And just like that, the market for customer experience management, Web experience management and what FatWire likes to call “online engagement optimization” has just gotten much hotter. I prefer the term “online experience optimization” (“OEO”), a type of “extreme personalization” and a spin on the widely touted promise of the early World Wide Web: “mass customization.”
Whatever you call the strategy or paradigm, successful OEO requires that every company answer four key questions.
- Do you know what customers, competitors and competitors' customers are saying about your company online?
- Do you know whether or not your Web site is equally accessible, navigable, compelling and persuasive on an iPad, an iPhone or an Android tablet as it is on a PC?
- Do you know how customers, partners and prospects really perceive your company online?
- Do you have solid, defensible evidence for all that you know?
Customers, partners and prospects are, in effect, the most important example of what my Constellation Research colleagues and I like to refer to as “the mobile, social cloud.” And the mobile, social cloud makes clear what many already know. Current processes and solutions for OEO, especially content creation, delivery and management, are inadequate, especially given the explosion in the number and types of networked access devices.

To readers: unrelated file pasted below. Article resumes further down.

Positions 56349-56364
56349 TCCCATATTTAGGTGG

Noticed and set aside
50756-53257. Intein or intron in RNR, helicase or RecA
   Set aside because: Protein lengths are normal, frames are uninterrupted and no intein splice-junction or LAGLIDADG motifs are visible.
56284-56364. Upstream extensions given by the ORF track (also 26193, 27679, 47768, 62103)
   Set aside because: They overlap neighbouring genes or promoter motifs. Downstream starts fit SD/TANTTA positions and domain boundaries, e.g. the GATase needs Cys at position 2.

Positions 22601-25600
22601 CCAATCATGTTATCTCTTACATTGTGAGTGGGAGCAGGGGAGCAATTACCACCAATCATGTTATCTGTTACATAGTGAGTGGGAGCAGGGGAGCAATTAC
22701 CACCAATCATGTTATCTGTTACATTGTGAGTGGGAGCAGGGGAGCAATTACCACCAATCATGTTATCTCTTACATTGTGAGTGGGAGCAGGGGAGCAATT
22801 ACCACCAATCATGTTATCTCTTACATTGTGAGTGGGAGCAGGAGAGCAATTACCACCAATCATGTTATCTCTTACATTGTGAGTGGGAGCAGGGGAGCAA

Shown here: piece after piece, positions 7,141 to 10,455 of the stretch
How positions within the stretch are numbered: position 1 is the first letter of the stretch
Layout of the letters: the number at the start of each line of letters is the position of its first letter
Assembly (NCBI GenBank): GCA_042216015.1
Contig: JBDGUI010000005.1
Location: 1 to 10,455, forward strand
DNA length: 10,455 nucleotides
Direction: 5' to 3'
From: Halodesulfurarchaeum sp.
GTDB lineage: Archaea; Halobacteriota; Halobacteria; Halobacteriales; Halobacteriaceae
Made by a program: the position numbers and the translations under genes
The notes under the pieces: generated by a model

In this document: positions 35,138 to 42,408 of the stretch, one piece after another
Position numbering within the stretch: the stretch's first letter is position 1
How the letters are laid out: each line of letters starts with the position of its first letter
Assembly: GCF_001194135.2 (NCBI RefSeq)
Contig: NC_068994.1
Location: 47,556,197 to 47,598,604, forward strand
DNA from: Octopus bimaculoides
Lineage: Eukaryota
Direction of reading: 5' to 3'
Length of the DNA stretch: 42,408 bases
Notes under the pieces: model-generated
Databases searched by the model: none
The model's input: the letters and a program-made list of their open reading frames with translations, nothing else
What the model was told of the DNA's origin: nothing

For users and buyers, effective OEO, like effective modern marketing, requires answering some key questions about content, conversation, consistency and conversion (as outlined in my blog post "The Four C's of Content Marketing" at TheCMOSite.com). And when looking at candidate vendors and solutions, those users and buyers should focus on four key criteria.
- Completeness: can the vendor deliver solutions that address all of users' key challenges to OEO success, organically or via truly strategic alliances?
- Continuity: can the vendor deliver solutions that “look and feel” like logical, operationally non-disruptive extensions and evolutions of previous offerings and incumbent tools?
- Connectivity: can the vendor and its offerings “play well with others” in ways that let users maximize the business value and ROI of their incumbent and future investments, without requiring “heavy lifting” by IT experts?
- Convincingness: can the vendor cash the checks its mouth is writing?
OEO is clearly not your parents' marketing. It isn't even last year's Web content management or user interface design. It's all of these, plus more. Fortunately, processes, best practices and solutions are emerging to enable OEO and extreme personalization without tears, fork lifts or teams of technologists. And I and my Constellation Research colleagues will be opining about these and related issues increasingly during the next few weeks and months. Stay tuned...
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